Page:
…But, it’s fresh on my mind, and maybe some – or even many – of you can relate.
About two weeks ago I underwent oral surgery. Just those two words together make you clench your mouth shut, don’t they? I had an exostosis, a benign growth on a bone. A bone spur is an exostosis. For better or worse mine was growing straight out from my lower left jaw. If this is too much information and you’d like to click the “enough already” button, I will understand, and I hope to see you next month, when I promise a more palatable post.
If you’re still with me, I am curious if this journey will make any sense to you and if maybe you have had some similar experience. So here goes. I arrived for the appointment and was hooked up to all kinds of monitors by a nice and calming assistant. Then she put in an IV for the Versed. I have had it before and find it completely satisfying in that I am simply not there any more in that place I don’t want to be. You go to sleep and no amount of grinding, sawing, cutting, probing, sucking and poking will wake you up. I asked her if she had started the drip yet, and she didn’t need to answer because at that moment as I stared at the oxygen monitor the number went from 97 to 999777. That’s the last thing I remember.
In an hour or two, I woke up, feeling great. The surgeon said everything went fine, and added kind of bemusedly, “It was just like a little horn.” I left feeling kind of special, like maybe I had a few cells that thought they were in a stegosaurus or a wart hog or some such. The recovery from the surgery was quite smooth. But there was collateral damage and that is what I wanted talk to you about.
Over the first few days following the surgery I developed marks and tenderness on my chin, cheek, neck and face. I was swollen, red, yellow, black and blue. Alarmed, I took pictures of myself – no, you cannot see them – and emailed them to the surgeon. I can’t remember his exact words, but they were very diplomatic and kind. The message was that he had had to exert a great deal of pressure on various parts of me, and there was twisting and torquing going on and it was not surprising at all that I was sore and puffy and colorful. All was well, he assured me. That made perfect sense, and I thanked the medical gods for Versed. It’s like I wasn’t even there, I told myself. So glad I don’t remember any of that. I was just whisked away somewhere else… but wait a minute, not all of me was whisked away. My body stayed behind and took a serious beating.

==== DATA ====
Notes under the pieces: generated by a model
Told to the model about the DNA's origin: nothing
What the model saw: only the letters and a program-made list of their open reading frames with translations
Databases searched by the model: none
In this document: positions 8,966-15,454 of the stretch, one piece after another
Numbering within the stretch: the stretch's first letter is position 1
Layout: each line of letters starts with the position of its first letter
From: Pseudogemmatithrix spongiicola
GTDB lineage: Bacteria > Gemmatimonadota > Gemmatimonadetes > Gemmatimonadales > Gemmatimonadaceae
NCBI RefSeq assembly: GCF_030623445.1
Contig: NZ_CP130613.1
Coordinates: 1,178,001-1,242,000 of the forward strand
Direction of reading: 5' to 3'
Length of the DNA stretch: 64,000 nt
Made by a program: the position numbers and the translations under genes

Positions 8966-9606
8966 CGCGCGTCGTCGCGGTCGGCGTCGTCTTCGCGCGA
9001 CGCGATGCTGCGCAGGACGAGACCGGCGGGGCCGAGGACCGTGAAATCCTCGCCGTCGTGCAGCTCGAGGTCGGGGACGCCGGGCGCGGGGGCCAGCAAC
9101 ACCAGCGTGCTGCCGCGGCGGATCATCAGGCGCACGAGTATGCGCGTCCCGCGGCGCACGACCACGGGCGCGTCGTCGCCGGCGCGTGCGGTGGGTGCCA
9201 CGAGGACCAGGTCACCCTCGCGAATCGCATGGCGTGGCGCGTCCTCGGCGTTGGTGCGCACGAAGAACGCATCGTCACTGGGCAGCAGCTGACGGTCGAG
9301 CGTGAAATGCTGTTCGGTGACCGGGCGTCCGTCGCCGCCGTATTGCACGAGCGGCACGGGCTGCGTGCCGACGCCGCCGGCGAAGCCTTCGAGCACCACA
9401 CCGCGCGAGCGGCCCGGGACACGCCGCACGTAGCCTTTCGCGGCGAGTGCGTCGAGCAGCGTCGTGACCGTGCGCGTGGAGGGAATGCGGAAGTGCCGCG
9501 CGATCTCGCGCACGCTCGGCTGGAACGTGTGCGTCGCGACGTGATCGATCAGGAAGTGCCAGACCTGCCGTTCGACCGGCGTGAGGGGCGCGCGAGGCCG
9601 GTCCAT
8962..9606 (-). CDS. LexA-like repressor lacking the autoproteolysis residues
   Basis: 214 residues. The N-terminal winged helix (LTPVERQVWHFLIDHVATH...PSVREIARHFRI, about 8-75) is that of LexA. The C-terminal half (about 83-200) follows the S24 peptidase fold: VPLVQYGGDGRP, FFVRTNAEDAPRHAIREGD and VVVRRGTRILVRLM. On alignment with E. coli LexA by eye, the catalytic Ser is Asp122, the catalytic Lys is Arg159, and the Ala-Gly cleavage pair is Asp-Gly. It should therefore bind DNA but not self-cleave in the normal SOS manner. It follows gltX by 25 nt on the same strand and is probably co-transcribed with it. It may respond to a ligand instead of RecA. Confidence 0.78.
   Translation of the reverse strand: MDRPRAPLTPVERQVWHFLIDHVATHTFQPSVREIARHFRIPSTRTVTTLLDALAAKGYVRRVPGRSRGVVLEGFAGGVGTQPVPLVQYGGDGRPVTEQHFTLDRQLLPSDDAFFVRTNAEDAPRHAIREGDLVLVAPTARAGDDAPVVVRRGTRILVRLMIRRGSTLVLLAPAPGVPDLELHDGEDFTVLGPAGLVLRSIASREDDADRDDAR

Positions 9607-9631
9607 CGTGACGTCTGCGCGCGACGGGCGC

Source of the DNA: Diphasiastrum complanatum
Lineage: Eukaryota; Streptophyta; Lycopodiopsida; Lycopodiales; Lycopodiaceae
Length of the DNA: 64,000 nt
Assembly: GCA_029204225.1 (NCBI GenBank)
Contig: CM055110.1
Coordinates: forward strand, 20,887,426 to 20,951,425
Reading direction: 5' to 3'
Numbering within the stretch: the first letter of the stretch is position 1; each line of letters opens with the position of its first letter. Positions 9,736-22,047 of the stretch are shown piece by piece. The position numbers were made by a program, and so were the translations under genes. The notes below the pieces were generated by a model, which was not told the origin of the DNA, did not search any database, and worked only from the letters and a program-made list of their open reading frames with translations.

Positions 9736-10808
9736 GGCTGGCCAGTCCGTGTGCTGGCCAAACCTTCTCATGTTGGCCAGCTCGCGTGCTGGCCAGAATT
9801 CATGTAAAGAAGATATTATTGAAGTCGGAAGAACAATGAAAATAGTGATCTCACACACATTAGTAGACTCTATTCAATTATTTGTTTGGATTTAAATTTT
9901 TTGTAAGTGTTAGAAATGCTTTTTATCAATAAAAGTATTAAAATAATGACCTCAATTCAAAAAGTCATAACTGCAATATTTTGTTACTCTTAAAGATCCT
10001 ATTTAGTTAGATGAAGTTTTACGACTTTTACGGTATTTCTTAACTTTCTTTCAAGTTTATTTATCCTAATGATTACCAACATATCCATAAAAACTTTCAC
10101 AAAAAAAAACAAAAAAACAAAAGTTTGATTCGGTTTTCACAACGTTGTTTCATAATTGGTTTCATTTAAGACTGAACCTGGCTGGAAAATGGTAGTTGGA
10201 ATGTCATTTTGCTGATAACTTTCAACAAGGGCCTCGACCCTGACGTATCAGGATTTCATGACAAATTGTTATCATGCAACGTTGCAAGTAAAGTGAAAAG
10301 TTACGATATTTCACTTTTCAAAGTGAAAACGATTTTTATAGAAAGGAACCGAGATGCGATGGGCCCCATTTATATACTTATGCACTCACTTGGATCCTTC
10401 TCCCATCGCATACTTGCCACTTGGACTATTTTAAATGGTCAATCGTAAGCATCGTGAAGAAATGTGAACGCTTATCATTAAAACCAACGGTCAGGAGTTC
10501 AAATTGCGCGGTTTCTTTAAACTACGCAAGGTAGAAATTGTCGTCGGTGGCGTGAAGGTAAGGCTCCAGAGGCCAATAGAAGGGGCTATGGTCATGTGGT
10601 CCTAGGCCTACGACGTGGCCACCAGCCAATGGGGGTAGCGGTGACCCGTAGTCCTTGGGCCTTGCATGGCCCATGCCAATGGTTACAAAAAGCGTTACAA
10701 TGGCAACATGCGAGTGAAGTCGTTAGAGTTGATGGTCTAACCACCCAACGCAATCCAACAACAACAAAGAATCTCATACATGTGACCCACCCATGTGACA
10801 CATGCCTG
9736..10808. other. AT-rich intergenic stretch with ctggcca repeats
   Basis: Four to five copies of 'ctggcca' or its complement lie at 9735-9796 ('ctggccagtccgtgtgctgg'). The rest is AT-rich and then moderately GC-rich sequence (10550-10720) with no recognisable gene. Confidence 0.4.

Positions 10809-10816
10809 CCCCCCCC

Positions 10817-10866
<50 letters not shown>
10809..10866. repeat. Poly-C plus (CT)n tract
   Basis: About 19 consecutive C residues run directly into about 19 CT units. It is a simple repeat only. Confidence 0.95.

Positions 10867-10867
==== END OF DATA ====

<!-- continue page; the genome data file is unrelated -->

And as the days went by my body let me know that we – my body and I — had experienced real trauma. I may have thought I was blessedly excused, off on a Versed holiday, but my body was not buying that story. I was there throughout the ordeal whether I had any memory of it or not. Although I submitted to this abuse willingly and even paid a hefty sum for it, and even though the doctor was acting in my best interest and was extremely skilled and even compassionate, my body experienced it as an attack, with wounds which needed healing. I tended the physical wounds with ice packs and heating pads, with aloe and arnica, and Advil and Tylenol. But something else was going on. I was nervous, clenching and releasing my jaw reflexively, worrying about infection, blood diseases, return of Covid. I stopped taking daily walks through the arroyos, I was sure a mountain lion or a snake or both were lying in wait for me. I was stressed at work, afraid of making mistakes, sensitive to criticism. I wasn’t interested in television or reading or crossword puzzles. I was not myself for several days. I was wrestling with trauma in a deep place.
There is a wonderful book, “The Body Keeps the Score: Brain, Mind and Body in the Healing of Trauma.” It deals with all kinds of trauma including historical trauma that is passed on from generation to generation. The dynamics between the physical body, the brain and the conscious mind are complex, mysterious and can be key in helping heal trauma of all kinds.
My tiny experience in this realm of trauma was insightful. Gradually, I understood what my body was trying to tell me. “Don’t deny what has happened. Look at the evidence, listen to what your cells are telling you. We endured a major shock and we survived, and together we will heal.” I’m happy to report that I am much better — less anxious, more energetic, more ready for joy. My body and I are working on it, together. Neither of us could do it alone.